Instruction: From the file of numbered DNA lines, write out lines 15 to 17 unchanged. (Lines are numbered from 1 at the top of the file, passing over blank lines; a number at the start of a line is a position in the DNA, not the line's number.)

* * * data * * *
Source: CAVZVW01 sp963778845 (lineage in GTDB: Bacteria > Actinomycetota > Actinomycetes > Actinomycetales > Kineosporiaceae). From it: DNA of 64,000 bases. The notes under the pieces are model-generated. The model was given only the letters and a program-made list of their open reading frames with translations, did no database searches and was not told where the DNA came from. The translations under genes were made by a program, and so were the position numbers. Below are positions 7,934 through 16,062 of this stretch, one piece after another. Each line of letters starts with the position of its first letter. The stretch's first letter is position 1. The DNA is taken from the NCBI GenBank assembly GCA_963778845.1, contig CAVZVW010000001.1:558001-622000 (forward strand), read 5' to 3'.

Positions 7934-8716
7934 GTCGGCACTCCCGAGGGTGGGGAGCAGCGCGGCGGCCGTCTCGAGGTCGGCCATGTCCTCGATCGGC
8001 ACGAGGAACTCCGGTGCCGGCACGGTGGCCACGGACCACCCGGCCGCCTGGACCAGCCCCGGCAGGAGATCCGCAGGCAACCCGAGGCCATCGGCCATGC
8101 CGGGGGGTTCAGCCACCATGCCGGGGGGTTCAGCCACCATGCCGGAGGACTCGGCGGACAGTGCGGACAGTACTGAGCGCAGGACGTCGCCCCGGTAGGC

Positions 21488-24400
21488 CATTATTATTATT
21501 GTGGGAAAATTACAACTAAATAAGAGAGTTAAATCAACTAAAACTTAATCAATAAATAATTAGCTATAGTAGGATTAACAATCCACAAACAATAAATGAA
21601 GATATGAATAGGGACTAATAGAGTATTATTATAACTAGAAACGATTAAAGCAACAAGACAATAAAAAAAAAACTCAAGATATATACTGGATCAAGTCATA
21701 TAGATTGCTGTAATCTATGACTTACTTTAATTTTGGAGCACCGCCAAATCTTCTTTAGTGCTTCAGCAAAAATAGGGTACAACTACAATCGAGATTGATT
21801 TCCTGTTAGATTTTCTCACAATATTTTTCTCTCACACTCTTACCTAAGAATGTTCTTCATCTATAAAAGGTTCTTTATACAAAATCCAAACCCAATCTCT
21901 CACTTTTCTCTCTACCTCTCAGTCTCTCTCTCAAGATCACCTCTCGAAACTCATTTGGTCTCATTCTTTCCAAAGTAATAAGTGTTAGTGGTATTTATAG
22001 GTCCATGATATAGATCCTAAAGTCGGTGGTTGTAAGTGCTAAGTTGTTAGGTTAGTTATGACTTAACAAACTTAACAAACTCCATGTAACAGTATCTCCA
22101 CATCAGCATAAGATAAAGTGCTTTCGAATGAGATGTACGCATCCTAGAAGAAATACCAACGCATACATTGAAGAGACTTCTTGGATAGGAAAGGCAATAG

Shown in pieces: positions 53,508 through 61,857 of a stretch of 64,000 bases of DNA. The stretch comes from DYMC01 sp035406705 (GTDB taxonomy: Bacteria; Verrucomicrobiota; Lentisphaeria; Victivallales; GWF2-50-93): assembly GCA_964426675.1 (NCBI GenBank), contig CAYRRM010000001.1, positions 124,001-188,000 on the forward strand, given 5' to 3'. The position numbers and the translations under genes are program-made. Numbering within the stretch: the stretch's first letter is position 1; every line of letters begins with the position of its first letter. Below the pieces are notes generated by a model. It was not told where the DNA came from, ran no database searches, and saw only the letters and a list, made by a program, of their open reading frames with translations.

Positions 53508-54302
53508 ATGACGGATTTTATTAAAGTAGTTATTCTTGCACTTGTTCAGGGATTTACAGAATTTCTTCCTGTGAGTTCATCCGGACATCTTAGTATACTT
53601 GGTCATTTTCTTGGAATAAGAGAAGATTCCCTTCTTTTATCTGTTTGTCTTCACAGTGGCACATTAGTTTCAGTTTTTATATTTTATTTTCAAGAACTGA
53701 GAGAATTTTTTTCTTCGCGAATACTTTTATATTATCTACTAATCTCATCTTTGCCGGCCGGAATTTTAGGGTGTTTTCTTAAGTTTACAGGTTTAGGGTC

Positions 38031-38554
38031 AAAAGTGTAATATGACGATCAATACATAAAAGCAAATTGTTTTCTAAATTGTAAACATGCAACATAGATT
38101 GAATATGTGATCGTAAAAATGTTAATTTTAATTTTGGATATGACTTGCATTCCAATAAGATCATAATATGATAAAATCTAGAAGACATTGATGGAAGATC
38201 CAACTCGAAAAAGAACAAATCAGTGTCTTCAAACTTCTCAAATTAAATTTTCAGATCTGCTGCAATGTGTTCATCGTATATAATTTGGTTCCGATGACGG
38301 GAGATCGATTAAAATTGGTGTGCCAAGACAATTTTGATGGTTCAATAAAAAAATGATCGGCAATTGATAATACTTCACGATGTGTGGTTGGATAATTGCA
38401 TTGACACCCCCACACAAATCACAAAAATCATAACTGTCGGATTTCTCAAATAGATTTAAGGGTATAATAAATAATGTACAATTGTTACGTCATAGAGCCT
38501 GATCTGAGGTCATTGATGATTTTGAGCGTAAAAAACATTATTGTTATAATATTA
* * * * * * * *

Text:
Shown in pieces: positions 53,508 through 61,857 of a stretch of 64,000 bases of DNA. The stretch comes from DYMC01 sp035406705 (GTDB taxonomy: Bacteria; Verrucomicrobiota; Lentisphaeria; Victivallales; GWF2-50-93): assembly GCA_964426675.1 (NCBI GenBank), contig CAYRRM010000001.1, positions 124,001-188,000 on the forward strand, given 5' to 3'. The position numbers and the translations under genes are program-made. Numbering within the stretch: the stretch's first letter is position 1; every line of letters begins with the position of its first letter. Below the pieces are notes generated by a model. It was not told where the DNA came from, ran no database searches, and saw only the letters and a list, made by a program, of their open reading frames with translations.

Positions 53508-54302
53508 ATGACGGATTTTATTAAAGTAGTTATTCTTGCACTTGTTCAGGGATTTACAGAATTTCTTCCTGTGAGTTCATCCGGACATCTTAGTATACTT